This nifty article comes from issue 83 of frankie, on sale now.
Cute illustration by Ashley Ronning.
STEP ONE: DO SOME SOUL-SEARCHING Before you can know your customer, you must first know yourself. What is it you’re trying to achieve with this market stall? Are you just looking to earn some extra pocket money and scoff jam doughnuts with a pal, or is it a platform to launch your brand into the world, like a fresh, glowing debutante? Your answer will determine whether a low-key community market is more your thing, or a bigger, slicker design fair. (Budget will play a part in this, as well.) If in doubt, take a trip to your favourite market hangouts with a trusty pen and paper, and just observe. You should get a sense of where your wares will fit in – plus, you can take notes on stalls that appeal to you, and ask yourself ‘why’ and ‘how’.
STEP TWO: SELL YOURSELF Once you’ve found the market that fits just right, it’s time to sign up for their next event. You may have to put down a holding deposit for a spot (though, if it means you’ll end up near the bustling entrance instead of downwind from the manky old loos, the financial outlay will be worth it). Some larger markets ask for a formal application, which will require a bit of preparation and careful thought. Include high-quality pictures of your products and stall setup; show how they fit together to create a cohesive ‘brand’; and give a sense of who you are and why you do what you do (without launching headfirst into your full life story). Remember: this is a chance to stand out from the crowd, so focus on your own unique charm, instead of mirroring what others are doing.
STEP THREE: MONEY TALKS With any luck, you’ll wind up raking in the big bucks, but there are a few costs to bear in mind ahead of market day. Things like cute carry bags and packaging may cause you to dip into your kitty, as well as marketing tools like signage and business cards, and of course, your stall display. (For cheapie options, pop by your nearest two-dollar store – you’ll be surprised how much is available.) When it comes to pricing your goodies, don’t undervalue yourself – aside from materials, consider labour costs and overheads, too. Having a range of products at different price points is a nifty way of drawing in passersby. Consider making low-cost ‘bread and butter’ items (as they’re known in the biz) that will spin some extra revenue should your pricier items not sell.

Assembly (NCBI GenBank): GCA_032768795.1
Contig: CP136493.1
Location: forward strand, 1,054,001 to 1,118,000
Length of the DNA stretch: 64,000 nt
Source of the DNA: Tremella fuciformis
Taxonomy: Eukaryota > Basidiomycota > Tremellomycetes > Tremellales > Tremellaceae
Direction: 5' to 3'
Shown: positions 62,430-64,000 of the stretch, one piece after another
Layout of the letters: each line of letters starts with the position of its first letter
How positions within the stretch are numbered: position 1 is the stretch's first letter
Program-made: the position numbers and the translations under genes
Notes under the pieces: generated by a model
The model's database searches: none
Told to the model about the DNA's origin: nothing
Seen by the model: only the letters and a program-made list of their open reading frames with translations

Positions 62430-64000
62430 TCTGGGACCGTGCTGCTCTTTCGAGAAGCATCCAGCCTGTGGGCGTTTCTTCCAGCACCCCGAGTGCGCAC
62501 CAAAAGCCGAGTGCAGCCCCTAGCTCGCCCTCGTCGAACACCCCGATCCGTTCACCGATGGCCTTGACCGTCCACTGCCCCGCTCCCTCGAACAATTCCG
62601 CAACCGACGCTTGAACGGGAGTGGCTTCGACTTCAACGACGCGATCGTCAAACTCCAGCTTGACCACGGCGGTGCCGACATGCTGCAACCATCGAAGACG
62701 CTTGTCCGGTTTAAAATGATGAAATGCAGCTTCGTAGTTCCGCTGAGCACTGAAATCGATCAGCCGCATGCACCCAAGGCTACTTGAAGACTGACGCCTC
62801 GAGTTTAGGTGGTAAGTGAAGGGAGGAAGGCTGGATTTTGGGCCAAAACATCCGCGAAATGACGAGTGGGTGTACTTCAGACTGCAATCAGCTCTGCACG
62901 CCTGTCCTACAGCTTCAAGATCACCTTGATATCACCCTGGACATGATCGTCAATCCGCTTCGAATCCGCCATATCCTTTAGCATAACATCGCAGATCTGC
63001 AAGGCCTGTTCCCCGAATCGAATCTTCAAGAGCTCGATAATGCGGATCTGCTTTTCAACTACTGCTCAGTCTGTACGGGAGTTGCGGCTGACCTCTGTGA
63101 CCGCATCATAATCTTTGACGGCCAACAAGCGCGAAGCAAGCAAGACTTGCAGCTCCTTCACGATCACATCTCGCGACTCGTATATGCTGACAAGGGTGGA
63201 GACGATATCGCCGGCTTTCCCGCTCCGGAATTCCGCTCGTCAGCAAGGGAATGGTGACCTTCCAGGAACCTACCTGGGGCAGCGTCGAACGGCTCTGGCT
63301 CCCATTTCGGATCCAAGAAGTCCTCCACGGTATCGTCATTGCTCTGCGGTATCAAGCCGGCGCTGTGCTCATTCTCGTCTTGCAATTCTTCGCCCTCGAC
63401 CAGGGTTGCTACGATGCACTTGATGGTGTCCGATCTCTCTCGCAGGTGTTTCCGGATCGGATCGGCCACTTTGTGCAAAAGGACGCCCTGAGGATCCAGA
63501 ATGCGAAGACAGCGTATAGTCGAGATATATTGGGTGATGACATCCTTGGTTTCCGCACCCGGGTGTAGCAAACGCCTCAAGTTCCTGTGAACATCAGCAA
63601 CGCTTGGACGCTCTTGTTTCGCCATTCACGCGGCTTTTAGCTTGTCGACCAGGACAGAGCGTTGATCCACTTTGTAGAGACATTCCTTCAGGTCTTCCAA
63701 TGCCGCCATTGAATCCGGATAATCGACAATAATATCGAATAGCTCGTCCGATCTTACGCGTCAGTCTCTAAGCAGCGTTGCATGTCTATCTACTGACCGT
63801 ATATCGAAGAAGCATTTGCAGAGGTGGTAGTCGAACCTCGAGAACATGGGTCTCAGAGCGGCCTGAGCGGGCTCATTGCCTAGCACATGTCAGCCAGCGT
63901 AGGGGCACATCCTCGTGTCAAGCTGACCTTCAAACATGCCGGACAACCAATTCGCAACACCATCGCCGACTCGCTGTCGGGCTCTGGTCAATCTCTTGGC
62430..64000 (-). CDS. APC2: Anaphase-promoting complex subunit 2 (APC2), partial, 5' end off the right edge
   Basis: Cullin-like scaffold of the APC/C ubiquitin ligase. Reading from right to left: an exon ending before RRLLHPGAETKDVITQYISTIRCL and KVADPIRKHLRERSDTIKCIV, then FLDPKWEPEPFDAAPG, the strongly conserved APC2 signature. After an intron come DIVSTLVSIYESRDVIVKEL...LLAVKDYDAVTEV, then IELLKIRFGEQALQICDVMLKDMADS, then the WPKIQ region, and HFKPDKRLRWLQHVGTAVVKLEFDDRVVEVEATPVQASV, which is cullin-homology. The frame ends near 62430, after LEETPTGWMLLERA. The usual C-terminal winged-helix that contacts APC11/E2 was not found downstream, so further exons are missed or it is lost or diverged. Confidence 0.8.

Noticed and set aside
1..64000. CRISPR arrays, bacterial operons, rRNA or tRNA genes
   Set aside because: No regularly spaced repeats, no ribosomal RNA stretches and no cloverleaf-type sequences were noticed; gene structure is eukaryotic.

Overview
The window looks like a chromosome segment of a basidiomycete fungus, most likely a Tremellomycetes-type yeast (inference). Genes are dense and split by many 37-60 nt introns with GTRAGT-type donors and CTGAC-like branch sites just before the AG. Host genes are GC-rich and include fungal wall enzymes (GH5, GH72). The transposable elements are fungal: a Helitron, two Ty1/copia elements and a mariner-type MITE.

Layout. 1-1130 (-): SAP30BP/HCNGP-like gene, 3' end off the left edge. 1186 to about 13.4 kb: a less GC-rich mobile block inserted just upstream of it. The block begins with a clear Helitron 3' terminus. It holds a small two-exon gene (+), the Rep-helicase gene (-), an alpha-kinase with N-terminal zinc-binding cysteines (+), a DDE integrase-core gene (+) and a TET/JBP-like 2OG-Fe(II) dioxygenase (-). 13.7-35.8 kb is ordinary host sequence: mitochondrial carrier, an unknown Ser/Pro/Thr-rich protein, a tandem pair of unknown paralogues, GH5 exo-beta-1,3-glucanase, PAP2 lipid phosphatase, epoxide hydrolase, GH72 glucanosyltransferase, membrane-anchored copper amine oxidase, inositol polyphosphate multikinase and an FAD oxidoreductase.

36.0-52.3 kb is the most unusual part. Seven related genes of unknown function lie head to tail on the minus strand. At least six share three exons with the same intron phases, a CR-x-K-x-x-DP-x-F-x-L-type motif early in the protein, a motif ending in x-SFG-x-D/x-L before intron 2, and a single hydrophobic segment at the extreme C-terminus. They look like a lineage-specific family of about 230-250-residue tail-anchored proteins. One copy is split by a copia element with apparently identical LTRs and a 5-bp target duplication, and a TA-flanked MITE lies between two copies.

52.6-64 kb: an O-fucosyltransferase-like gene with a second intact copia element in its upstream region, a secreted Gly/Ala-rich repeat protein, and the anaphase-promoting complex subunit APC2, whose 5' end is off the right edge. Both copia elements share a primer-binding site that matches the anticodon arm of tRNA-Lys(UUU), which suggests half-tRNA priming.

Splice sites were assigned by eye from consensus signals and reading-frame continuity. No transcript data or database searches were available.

STEP FOUR: PLAN, PLAN, PLAN In the lead-up to the market, adopt the scout motto and always be prepared. Make a thorough checklist and tick each item off one by one: ensure you have enough stock ready on the day; figure out how customers will take their goodies home; organise your cash-handling facilities and a well-stocked change float; create a ‘just in case’ box with things like blu-tack, double-sided tape, clamps and band-aids. Make sure you turn up to the site nice and early (that means no crazy benders the night before), and check what the market provides in terms of tables and chairs. If it’s your first time setting up a stall or using a new display, it’s worth having a practice run at home. There’s nothing worse than arriving for a day of marketeering only to find you don’t know how to assemble that newfangled shelf.
STEP FIVE: ADD SOME PIZZAZZ There are plenty of ways to pretty up your space, like popping plants or flowers in empty nooks or draping fairy lights across the front. Don’t feel pressure to splash your cash, though – some op shop vases will do the trick with a few blooms nicked from your front garden. As a rule, tablecloths should be nice and long to hide extra stock stashed behind your stall, and tiered displays tend to look best. The higher your products, the more likely folks will spot them in a busy crowd, so create layers with nice stands, simple boxes or vintage tins. If you’re selling clothes, use matching wooden hangers. A doily or retro postcard makes a sweet (and low-cost) price tag. Be sure to keep the area around your stall nice and tidy, and don’t forget: you’re part of the display as well, so why not wear the pieces you’re selling, or don colours that match your brand?
STEP SIX: MAN THE STAND So you’re all set up and ready to roll – what comes next? Sit back and let the shoppers flock your way, but also be prepared for long stints of nothingness. If you’re selling something crafty, you could plonk yourself behind your table and make some more goodies while you wait. It’ll break up the tedium that comes from sitting on your arse all day, and give passersby a reason to stop and have a peep. Whatever you do, don’t slouch and stare at your phone – the universal sign for ‘do not approach’. Be warm and friendly with customers and read their cues; some folks are happy to quietly browse, while others welcome the chance to have a bit of a chinwag. Remember that markets can be tough going, so don’t be discouraged if your product isn’t flying out the door. Watch what people are picking up the most. Be open to feedback from customers and other stallholders (this is literal market research!), then try tweaking things a little bit and giving it another go.
A big ol’ thanks to Sarah Thornton from The Finders Keepers for helping us compile this nifty how-to. For more information on achieving market greatness (and to find out about upcoming events around Australia), head to thefinderskeepers.com.